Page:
Built-to-order freight payment networks are coming

With blockchain, we will enter a world where we know everything about a company we are doing business with, while knowing nothing about them at all. This is an odd concept, but it’s a process that we are already familiar with.

Take online credit card purchases as an prime example. When we buy a product online on a site we have never interacted with, the e-commerce retailer knows very little about us, but they are willing (and perhaps eager) to do business with us, having absolute confidence in the outcome–their ability to get paid.

They know nothing about our ability or willingness to actually pay our credit card bill, but that isn’t important to them. They know that as soon as this transaction clears, that their funds will be on the way. The settlement process that the banks and Visa/MasterCard have established give them confidence that they will be paid.

For this, they have a responsibility to perform as well. For the same reasons that our e-commerce merchant has confidence in their ability to get paid, we consumers have the same degree of confidence in our ability to get the product that we paid for. The merchant must ship the goods that match the order they sent us, they must charge our card once for the agreed amount, and they must provide us some recourse if the goods are not up to snuff or we change our mind. It’s likely I know a bit more about the merchant than the merchant knows about me, but regardless, it’s amazing that trillions of dollars are transacted in this fashion every single year.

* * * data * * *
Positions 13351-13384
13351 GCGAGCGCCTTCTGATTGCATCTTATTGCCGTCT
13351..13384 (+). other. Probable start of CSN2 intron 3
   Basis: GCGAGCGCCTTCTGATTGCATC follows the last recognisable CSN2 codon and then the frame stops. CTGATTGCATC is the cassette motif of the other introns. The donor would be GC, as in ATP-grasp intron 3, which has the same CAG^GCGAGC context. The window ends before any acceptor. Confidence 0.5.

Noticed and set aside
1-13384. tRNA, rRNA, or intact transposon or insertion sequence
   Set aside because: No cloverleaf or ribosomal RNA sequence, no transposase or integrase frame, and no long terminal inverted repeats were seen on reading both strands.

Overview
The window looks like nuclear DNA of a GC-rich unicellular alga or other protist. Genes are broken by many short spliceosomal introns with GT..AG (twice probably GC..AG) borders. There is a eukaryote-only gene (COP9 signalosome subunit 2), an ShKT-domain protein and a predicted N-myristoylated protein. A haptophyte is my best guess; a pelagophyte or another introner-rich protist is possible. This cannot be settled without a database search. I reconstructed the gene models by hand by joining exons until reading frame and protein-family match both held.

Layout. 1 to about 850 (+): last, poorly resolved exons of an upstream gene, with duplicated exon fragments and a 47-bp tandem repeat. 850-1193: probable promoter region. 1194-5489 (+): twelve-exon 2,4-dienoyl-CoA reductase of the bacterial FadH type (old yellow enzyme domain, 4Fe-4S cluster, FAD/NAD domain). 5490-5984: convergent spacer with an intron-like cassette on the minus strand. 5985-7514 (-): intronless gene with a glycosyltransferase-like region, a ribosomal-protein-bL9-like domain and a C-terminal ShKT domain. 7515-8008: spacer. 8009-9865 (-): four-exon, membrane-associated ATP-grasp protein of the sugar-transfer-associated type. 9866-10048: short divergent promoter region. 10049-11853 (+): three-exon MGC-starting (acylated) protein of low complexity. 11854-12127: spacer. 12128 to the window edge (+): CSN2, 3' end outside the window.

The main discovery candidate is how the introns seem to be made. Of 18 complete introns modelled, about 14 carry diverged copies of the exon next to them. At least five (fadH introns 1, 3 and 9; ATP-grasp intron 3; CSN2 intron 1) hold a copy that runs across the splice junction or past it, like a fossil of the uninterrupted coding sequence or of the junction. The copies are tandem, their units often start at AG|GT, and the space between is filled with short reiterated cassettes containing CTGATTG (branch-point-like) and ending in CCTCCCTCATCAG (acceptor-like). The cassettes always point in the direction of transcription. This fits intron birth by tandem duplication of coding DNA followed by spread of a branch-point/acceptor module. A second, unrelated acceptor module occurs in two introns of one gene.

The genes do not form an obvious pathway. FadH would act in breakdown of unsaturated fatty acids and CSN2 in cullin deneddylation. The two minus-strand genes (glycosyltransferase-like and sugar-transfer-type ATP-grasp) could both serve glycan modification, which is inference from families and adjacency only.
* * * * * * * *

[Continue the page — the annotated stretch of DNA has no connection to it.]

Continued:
When we interact using credit cards, both the merchant and the consumer have rights and responsibilities that are afforded to them. If either party fails to perform, then the card network (Visa/MC) has a set of rules established for recourse. Most of the transactional responsibility falls upon the merchant: in exchange for being provided quick access to cash, they are required to perform and provide a dispute resolution process. The consumer has little transactional responsibility. Their responsibility lies with their obligations to the issuer of the card, most often a bank. The bank has established a line of credit to the consumer and the consumer must meet their payment obligations on this line of credit. If they fail to perform, the bank is still on the hook and must collect against the consumer.

For all of the work involved, there is a significant cost to providing these services. The card networks receive a significant portion of their income from interchange fees. Interchange fees are separate to the credit card interest fees that are paid to the banks for the line of credit. Interchange is basically the toll fee that a merchant pays every time they accept a credit card. Interchange varies based on card type, merchant time, value of merchandise, and all sorts of factors, but it can be as low as .70% (70 bps) to 5% or (500 bps).

The reason only a fraction of b2b payments ever involve a credit card is primarily for this reason–the interchange is expensive. As the payment size gets larger, the more significant these fees become. Take a truckload that is $1,000. If the shipper used a credit card, this could cost the merchant as much as $35 just for honoring the card for payment. That might sound expensive, but when you consider this is a card-not-present transaction and a premium class card, it could run this expensive. If a broker hopes to make 12% on the load, $30 would knock out nearly 25% of the load profit.